Most aspiring medical students are curious to know what it takes to be a dermatologist and how they can become one. Like most medical specialties are completely certified physicians holding a license to practice medicine and have earned either a Doctor of Medicine (M.D) degree or Doctor of Osteopathy (D.O) Degree.
As a field in medicine, dermatology has a lot to offer; happy & satisfied patients, low stress when compared to other medical specialties, and consistent working hours. Let’s now read more to see what it means to specialize in dermatology and what dermatologists do.
A dermatologist – what are they?
Dermatologists are doctors specializing in treating diseases and conditions which are related to the skin. Though skin conditions can be the primary focus for them, they also treat conditions affecting the hair and nails.
They can specialize in specific aspects of the field of dermatology, selecting to focus more on communicable diseases, conditions, cosmetic procedures, skin cancers or research, etc.
How long does it take for a person to become a dermatologist?
Upon completing high school, it typically takes 9 to 11 years to become a dermatologist. Most aspiring dermatologists should attend around 4 years of an undergraduate degree program or a premed (which can prepare them for St. Kitts medical school).
Upon graduation, they can attend a medical school which can take 4 years. Upon graduation from medical school, all graduating dermatologists need to complete at least 1 year of residency, but residency could be as long as 3 years. This is fully dependent on the chosen subspecialty.
What do dermatologists do?
They treat patients having a wide array of skin conditions and diseases. They routinely examine patients in diagnosing conditions/diseases and discuss with them a proper plan for treatment. Some patients are dealing with severe conditions (like cancer and serious degree burns) whereas other patients come in for cosmetic treatments.
A dermatologist must be able to triage appropriately, giving their complete attention to patients in need of timely treatment.
In addition to routine appointments of patients, they also conduct a diverse range of procedures and treatments. Some of them focus solely on cosmetic work, whereas others perform more disease-focused testing and treatment.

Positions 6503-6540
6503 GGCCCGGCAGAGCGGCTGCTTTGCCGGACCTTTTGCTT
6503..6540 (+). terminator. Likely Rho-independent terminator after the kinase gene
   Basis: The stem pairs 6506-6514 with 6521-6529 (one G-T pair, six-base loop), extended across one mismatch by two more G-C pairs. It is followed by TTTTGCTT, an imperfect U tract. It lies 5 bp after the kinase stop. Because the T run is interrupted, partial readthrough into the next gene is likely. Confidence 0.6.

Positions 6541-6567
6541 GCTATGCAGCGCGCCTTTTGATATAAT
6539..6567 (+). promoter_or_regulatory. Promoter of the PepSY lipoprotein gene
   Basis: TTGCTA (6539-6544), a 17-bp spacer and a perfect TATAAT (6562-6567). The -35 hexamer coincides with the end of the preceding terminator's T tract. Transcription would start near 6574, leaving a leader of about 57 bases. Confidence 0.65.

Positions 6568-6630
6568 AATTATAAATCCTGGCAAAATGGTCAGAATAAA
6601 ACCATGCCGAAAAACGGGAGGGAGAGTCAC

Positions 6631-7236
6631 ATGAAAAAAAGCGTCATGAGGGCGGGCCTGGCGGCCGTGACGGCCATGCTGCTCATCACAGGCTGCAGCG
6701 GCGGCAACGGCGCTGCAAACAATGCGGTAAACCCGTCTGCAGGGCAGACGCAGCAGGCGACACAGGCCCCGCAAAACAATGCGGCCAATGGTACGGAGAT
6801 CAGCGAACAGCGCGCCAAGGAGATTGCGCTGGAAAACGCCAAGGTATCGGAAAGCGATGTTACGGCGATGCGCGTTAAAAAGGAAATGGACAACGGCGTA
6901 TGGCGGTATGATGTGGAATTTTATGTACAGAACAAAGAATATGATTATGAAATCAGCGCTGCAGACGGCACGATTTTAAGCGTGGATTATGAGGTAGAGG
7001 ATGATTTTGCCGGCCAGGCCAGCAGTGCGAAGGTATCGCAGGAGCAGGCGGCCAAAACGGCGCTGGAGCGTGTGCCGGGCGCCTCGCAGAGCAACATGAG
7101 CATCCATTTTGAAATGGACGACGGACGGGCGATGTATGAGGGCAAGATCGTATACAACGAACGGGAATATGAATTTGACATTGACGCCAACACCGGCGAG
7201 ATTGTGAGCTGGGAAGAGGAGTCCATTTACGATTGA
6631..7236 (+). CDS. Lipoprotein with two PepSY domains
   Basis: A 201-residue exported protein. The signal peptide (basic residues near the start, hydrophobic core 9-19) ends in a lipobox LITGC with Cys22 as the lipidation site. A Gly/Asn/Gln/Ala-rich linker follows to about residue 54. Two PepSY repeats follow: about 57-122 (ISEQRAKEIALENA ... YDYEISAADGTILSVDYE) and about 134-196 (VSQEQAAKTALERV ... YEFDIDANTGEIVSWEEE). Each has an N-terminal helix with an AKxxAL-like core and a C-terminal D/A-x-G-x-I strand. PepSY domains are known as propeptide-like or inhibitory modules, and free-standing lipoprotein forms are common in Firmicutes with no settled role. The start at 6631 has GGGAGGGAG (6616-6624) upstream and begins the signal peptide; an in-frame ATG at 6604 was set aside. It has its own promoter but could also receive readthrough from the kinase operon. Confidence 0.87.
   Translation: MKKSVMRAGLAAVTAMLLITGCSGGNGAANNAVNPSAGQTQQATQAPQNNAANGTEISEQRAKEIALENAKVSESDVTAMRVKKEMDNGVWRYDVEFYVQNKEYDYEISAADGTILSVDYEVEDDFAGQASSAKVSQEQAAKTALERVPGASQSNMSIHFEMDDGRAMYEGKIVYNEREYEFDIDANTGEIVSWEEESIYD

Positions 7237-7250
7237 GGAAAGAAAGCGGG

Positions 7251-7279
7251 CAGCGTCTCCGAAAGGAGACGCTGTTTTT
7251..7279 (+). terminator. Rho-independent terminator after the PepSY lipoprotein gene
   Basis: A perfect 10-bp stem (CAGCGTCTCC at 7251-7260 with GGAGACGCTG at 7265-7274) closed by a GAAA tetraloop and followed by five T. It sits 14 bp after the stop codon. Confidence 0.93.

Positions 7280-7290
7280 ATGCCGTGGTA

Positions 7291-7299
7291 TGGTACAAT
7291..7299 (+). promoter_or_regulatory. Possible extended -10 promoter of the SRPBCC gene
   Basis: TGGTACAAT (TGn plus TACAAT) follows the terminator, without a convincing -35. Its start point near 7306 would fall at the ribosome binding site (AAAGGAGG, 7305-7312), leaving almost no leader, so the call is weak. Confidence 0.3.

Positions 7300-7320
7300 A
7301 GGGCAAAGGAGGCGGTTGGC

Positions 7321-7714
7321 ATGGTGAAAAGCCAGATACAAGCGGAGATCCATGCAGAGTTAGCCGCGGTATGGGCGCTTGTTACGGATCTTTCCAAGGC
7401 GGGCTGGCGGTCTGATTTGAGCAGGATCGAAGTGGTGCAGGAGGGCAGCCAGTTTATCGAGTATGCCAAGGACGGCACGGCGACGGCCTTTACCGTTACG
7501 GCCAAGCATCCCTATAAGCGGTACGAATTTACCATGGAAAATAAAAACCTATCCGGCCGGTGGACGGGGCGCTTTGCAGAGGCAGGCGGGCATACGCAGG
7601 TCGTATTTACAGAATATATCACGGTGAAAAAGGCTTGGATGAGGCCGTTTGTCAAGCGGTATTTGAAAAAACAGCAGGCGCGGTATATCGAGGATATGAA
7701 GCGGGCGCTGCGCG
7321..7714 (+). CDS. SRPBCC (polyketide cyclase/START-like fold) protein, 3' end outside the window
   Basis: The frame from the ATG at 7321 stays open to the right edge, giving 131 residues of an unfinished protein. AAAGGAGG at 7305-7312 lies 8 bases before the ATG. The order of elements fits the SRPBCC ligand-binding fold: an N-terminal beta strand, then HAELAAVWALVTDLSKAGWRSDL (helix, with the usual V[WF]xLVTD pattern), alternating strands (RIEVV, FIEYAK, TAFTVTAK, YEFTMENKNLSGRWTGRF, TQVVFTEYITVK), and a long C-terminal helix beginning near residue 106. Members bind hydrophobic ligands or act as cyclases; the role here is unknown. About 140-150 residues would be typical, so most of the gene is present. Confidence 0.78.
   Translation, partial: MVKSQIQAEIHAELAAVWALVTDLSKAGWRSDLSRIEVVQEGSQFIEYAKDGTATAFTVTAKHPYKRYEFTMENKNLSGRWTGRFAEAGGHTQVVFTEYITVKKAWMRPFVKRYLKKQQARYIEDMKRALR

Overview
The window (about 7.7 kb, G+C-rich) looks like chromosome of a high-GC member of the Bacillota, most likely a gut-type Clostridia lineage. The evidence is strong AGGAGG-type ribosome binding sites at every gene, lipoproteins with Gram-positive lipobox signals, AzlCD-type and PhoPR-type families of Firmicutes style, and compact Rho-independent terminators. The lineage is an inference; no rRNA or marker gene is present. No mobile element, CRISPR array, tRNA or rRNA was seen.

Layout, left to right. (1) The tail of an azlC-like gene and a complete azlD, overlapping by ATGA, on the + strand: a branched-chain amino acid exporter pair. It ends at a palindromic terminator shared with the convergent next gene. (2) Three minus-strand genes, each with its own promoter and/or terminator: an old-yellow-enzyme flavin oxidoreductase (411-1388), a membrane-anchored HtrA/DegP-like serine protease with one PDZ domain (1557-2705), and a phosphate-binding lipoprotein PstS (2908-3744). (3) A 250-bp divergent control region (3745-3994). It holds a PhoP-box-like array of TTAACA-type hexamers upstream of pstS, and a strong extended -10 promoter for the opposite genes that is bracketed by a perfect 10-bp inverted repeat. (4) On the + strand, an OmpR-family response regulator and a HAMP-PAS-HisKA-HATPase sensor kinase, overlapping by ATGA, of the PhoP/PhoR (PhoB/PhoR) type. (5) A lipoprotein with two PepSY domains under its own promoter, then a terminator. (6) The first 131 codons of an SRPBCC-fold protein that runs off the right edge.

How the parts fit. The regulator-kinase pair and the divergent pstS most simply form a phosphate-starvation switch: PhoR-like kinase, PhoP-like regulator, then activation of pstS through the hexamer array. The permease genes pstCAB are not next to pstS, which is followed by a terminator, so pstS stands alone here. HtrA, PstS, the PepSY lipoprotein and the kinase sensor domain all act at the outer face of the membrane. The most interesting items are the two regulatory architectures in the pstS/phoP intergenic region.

They can also work in laboratory settings conducting research on allergies & skin cancers, cutting edge treatments, and more. The specific direction and scope of a dermatologist’s career start with the choice to specialize in while studying in medical school and in residency.
Subspecialties of Dermatology
As reported by the American Board of Dermatology, physicians can officially be certified in the following subspecialties of dermatology:
- Dermatopathology: Dermatologists specializing in this field focus on diagnosing and treating skin diseases, including infections, immunological disorder, and various skin cancers and weight loss in 30 days. They also receive special training in gathering and examining tissue samples and skin scrapings to aid in the process of disease diagnosis.
- Pediatric Dermatology: Pediatricians work specifically with society’s youngest members – Children. These physicians are no exception because pediatric dermatologists specialize in diagnosing skin disorders and diseases that affect children more than adults. Among the conditions treated are diaper rashes, acne, and the like.
- Micrographic Dermatological Surgery: Micrographic surgery is a specialized method used to treat certain types of skin cancers. In this surgery, progressive layers of cancer tissue are surgically removed and examined thoroughly until all cancerous tissues are removed. These specialists also receive specialized training in treating and diagnosing complex skin cancers as well as perform reconstructive surgery on people upon removal of skin cancers.
Which conditions are treated by dermatologists?
Dependent on the kind of specialty training received, a dermatologist can treat a variety of conditions in patients which are as under:
- Hair loss.
- Athlete’s foot.
- Skin Cancer.
- Poison Ivy, Oak, or Sumac.
What procedures do dermatologists perform?
Dermatologists perform a wide array of tests and treatments, ranging from cosmetic procedures used in concealing scars and removing moles to complex tissue samples used to check for cancers. They are colloquially defined as skin doctors and can perform any of the following procedures:
- Hair removal.
- Hair restoration.
- Scar and stretch mark treatment methods.
- Chemical peels.
- Cosmetic injections.
- Skin grafts.
- Micrographic surgery.
- Allergy tests.
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